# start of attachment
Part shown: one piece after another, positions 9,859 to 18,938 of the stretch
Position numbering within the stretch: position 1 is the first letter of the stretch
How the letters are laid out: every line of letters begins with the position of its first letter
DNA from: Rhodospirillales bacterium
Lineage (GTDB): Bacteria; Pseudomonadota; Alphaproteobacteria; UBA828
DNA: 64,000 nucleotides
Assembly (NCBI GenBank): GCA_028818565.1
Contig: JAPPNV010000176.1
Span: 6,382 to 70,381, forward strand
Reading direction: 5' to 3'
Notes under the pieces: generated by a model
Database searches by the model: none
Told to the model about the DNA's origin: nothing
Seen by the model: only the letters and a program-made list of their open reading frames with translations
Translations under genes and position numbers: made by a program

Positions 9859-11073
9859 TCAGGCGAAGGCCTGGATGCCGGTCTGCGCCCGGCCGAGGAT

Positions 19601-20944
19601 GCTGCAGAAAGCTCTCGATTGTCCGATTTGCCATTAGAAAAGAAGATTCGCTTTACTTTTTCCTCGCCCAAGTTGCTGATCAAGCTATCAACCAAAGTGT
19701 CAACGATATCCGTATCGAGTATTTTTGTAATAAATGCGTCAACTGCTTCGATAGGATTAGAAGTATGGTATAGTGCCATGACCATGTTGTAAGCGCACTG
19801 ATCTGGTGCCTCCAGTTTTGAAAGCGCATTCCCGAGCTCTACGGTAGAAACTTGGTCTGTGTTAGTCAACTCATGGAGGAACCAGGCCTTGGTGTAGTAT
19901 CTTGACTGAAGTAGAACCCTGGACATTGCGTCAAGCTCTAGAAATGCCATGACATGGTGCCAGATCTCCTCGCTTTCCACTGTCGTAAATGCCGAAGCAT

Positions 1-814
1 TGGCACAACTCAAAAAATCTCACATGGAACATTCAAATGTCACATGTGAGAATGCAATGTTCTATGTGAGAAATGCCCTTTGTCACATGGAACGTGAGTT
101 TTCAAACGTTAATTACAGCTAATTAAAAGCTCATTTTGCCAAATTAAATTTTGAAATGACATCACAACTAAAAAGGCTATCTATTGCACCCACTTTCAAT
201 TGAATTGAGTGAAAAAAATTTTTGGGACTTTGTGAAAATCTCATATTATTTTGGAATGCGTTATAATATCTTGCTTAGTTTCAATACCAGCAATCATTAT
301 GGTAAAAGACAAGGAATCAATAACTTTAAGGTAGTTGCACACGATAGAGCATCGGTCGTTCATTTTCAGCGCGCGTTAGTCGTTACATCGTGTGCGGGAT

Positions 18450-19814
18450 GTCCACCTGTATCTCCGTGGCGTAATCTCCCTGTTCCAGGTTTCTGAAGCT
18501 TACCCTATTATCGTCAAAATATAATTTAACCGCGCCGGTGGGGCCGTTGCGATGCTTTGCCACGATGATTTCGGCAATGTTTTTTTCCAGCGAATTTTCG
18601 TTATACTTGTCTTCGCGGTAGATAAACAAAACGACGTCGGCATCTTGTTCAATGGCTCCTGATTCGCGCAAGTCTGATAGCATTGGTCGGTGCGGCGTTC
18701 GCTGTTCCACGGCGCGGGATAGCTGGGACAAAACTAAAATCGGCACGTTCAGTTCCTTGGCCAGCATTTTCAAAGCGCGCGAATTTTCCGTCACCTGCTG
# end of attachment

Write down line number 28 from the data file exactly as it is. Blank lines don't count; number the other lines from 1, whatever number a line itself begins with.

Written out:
Positions 18450-19814